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Temporal range: Devonian or Carboniferous–Recent
Cuttlefish komodo large.jpg
A cuttlefish
Octopus vulgaris2.jpg
A common octopus
Scientific classification e
Kingdom: Animalia
Phylum: Mollusca
Class: Cephalopoda
Subclass: Coleoidea
Bather, 1888

Subclass Coleoidea,[1][2] or Dibranchiata, is the grouping of cephalopods containing all the various taxa popularly thought of as "soft-bodied" or "shell-less" (i.e., octopuses, squid and cuttlefish). Unlike its extant sister group, Nautiloidea, whose members have a rigid outer shell for protection, the coleoids have at most an internal cuttlebone, gladius, or shell that is used for buoyancy or support. Some species have lost their cuttlebone altogether, while in some it has been replaced by a chitinous support structure.

The major divisions of Coleoidea are based upon the number of arms or tentacles and their structure. The extinct and most primitive form, the Belemnoidea, presumably had ten equally-sized arms in five pairs numbered dorsal to ventral as I, II, III, IV and V. More modern species either modified or lost a pair of arms. The superorder Decapodiformes has arm pair IV modified into long tentacles with suckers generally only on the club-shaped distal end. Superorder Octopodiformes has modifications to arm pair II; it is significantly reduced and used only as a sensory filament in the Vampyromorphida, while Octopoda species have totally lost that arm pair.

Evolutionary history[edit]

The earliest certain coleoids are known from the Mississippian sub-period of the Carboniferous Period, about 330 million years ago. Some older fossils have been described from the Devonian,[3] but paleontologists disagree about whether they are coleoids.[4] Other cephalopods with internal shells, which could represent coleoids but may also denote the independent internalization of the shell, are known from the Silurian.[5] It is possible that the Early–Middle Cambrian fossil Nectocaris represents a coleoid (or other cephalopod) that lost its shell, possibly secondarily.[6][7] Alternative and speculative theories about the origin of coleoids exists.[A]

By the Carboniferous, coleoids already had a diversity of forms, but the major radiation happened during the Tertiary.[10] Although most of these groups are traditionally classified as belemnoids, the variation among them suggests that some are not closely related to belemnites.[11]



  1. ^ Based on a perceived sudden appearance in the fossil record and great complexity a speculative theory that Coleoidea arrived as cryopreserved eggs from space has been advanced. This means they came from a place where evolution was more advanced in terms of complexity.[8] If Coleoidea did not arrive as eggs from space it is also possible that the clade evolved by horizontal gene transfer with the genes arriving from space.[8] This view is however rejected among others by Karin Mölling.[9]


  1. ^ From Greek koleos, sheath
  2. ^ Marion Nixon; J.Z. Young. (2003). The brains and lives of cephalopods. New York: Oxford University Press. ISBN 978-0-19-852761-9.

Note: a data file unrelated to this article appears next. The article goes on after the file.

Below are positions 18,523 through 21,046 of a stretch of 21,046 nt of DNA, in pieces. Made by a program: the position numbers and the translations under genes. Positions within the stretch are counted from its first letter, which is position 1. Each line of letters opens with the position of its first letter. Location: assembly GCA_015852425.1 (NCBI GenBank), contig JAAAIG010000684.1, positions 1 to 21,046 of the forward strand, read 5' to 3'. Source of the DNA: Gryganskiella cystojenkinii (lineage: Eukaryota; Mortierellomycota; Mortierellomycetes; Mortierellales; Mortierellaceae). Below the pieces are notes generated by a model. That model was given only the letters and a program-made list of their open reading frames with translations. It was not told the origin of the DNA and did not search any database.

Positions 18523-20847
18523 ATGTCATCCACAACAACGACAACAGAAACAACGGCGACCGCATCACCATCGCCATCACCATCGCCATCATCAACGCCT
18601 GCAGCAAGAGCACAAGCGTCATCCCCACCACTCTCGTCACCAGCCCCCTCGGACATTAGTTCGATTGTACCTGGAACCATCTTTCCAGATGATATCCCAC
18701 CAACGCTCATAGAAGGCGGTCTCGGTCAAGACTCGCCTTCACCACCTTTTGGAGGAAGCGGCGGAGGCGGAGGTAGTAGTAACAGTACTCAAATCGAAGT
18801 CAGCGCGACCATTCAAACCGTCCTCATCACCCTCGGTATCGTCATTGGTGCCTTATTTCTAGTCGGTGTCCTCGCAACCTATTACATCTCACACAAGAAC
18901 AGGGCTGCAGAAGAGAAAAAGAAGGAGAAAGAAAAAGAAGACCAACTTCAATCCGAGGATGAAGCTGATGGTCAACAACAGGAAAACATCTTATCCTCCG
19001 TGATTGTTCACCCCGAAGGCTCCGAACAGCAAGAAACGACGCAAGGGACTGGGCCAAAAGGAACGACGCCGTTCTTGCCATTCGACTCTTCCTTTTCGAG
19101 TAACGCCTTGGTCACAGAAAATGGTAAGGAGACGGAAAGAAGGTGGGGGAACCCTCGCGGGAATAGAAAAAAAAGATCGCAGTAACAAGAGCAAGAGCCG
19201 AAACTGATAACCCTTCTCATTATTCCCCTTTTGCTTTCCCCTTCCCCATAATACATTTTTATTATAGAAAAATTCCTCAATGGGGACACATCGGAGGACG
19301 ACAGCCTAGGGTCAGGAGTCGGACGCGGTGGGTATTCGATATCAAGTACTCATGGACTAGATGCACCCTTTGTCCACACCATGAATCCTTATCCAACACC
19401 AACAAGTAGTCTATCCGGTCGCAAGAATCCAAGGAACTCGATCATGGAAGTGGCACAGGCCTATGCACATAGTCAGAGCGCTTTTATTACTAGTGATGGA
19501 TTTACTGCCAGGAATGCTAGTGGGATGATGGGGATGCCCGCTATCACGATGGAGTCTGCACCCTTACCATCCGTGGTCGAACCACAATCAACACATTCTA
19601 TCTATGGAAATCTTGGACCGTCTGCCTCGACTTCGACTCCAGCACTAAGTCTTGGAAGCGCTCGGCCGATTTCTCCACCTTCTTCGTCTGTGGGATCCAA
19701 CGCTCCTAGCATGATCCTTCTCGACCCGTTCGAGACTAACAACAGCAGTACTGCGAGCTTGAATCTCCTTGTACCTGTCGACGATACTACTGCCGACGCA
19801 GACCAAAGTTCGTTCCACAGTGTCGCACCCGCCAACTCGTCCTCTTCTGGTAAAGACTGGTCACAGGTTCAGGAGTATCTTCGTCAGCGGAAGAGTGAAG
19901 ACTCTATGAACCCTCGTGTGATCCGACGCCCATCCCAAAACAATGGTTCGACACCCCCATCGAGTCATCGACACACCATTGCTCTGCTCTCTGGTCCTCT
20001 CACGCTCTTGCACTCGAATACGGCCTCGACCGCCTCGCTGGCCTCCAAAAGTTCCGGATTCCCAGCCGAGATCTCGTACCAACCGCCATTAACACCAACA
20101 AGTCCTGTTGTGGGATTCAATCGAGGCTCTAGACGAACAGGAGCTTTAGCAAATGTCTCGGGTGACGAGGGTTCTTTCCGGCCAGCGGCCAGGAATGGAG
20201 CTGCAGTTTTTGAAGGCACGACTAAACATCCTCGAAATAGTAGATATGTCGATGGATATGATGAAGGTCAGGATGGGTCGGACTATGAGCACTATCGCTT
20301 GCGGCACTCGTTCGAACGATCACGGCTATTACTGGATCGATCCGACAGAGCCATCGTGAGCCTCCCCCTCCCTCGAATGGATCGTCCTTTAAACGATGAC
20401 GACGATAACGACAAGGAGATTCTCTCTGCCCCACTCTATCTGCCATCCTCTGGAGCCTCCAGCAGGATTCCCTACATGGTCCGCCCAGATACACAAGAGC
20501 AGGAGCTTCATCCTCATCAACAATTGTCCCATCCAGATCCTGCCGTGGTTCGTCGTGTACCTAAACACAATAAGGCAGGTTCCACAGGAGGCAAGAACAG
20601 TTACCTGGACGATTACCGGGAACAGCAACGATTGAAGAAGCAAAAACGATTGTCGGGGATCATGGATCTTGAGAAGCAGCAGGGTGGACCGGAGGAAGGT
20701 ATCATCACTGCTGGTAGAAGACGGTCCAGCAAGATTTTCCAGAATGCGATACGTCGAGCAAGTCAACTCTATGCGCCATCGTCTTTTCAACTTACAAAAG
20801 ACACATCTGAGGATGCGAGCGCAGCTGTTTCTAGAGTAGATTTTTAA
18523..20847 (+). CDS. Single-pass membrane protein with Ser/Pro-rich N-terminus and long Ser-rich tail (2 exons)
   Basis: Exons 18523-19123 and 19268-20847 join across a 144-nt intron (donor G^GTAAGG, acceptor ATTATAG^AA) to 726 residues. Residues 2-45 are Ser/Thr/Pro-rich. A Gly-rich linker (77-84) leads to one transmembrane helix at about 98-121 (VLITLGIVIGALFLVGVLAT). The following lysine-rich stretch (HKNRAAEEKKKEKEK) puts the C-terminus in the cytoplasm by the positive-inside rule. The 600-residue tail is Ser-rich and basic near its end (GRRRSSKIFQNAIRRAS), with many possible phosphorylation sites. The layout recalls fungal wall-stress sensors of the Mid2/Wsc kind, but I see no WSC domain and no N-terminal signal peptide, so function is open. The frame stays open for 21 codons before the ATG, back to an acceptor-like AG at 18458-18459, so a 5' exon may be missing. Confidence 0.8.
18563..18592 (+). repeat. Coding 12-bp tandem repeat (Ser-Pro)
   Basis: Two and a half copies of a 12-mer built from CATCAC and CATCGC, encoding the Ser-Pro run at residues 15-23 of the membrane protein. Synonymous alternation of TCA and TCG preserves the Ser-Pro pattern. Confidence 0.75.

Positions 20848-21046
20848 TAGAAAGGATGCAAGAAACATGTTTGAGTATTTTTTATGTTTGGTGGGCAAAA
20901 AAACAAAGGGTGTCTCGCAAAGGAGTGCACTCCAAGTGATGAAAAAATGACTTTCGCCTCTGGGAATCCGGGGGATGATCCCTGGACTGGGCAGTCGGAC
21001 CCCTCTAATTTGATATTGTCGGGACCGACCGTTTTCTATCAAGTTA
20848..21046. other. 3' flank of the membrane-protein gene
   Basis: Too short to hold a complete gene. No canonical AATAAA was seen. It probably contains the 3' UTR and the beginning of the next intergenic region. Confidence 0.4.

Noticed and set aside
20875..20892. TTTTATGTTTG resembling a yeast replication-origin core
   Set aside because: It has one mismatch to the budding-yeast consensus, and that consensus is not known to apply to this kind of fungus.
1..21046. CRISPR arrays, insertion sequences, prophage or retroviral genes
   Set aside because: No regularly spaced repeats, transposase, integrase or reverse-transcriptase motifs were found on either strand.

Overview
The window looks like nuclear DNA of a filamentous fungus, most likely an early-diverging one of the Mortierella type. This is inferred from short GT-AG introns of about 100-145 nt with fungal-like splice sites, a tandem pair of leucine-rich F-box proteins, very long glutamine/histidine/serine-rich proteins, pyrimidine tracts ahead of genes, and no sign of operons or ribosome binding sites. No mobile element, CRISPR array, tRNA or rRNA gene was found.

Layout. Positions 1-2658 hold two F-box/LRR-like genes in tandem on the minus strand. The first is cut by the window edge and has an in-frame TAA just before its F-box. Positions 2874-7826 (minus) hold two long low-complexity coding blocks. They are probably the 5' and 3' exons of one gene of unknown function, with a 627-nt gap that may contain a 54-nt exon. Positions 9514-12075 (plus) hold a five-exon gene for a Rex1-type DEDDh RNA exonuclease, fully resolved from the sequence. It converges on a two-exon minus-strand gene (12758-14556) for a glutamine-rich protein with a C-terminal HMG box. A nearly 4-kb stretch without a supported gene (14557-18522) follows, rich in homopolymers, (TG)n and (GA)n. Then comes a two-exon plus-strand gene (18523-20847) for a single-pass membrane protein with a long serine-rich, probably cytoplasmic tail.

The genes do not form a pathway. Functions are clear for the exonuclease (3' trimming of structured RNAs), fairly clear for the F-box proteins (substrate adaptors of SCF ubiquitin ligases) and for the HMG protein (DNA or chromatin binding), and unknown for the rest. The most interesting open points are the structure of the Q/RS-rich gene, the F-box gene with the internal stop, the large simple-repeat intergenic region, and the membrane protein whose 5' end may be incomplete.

3. ^ Bandel, Klaus; Reitner, J. & Sturmer, W. (1983). "Coleoids from the Lower Devonian Black Slate ("Hunsruck-Schiefer")". Neues Jahrbuch für Geologie und Paläontologie, Abhandlungen. 165 (3): 397–417.
  4. ^ Nishiguchi, Michelle & Mapes, Royal K. (2008). "Cephalopoda". In Ponder, Winston F. & Lindberg, David R. (eds.). Phylogeny and evolution of the Mollusca. Marine Ecology. 30. Dordrecht, The Netherlands: Springer. pp. 163–199. Bibcode:2009MarEc..30..269Z. doi:10.1111/j.1439-0485.2009.00287.x. ISBN 978-0-520-25092-5.
  5. ^ Turek V; Manda Š (2012). "An endocochleate experiment" in the Silurian straight-shelled cephalopod Sphooceras". Bulletin of Geosciences. 87 (4): 767–813. doi:10.3140/bull.geosci.1335.
  6. ^ Smith, M. R.; Caron, J. B. (2010). "Primitive soft-bodied cephalopods from the Cambrian". Nature. 465 (7297): 469–472. Bibcode:2010Natur.465..469S. doi:10.1038/nature09068. hdl:1807/32368. PMID 20505727. Archived from the original on 2016-01-27.
  7. ^ Smith, M. R. (2013). "Nectocaridid ecology, diversity and affinity: early origin of a cephalopod-like body plan". Paleobiology. 39 (2): 291–321. doi:10.1666/12029.
  8. ^ a b Steele, Edward J.; Al-Mufti, Shirwan; Augustyn, Kenneth A.; Chandrajith, Rohana (2018). "Cause of Cambrian Explosion - Terrestrial or Cosmic?". Progress in Biophysics and Molecular Biology. 136: 3–23. doi:10.1016/j.pbiomolbio.2018.03.004. PMID 29544820.
  9. ^ Moelling, Karin (2018). "Commentary to: Cause of Cambrian explosion - Terrestrial or cosmic? Steele, E.J. et al". Progress in Biophysics and Molecular Biology. 136: 24. doi:10.1016/j.pbiomolbio.2018.03.005. PMID 29571770.
  10. ^ Cephalopods: Ecology and Fisheries
  11. ^ Doguzhaeva, Larisa A.; Mapes, Royal H.; Mutvei, Harry (2007). "A Late Carboniferous Coleoid Cephalopod from the Mazon Creek Lagerstätte (USA) with a radula, arm hooks, mantle tissues, and ink". In Landman, Neil H.; Davis, Richard Arnold; Mapes, Royal H. (eds.). Cephalopods Present & Past: New Insights and Fresh Perspectives. Berkeley & Los Angeles, California, USA: University of California Press. pp. 121–143.
  12. ^ Garassino, A.; Donovan, D. T. (2000). "A New Family of Coleoids from the Lower Jurassic of Osteno, Northern Italy". Palaeontology. 43 (6): 1019. doi:10.1111/1475-4983.00160.

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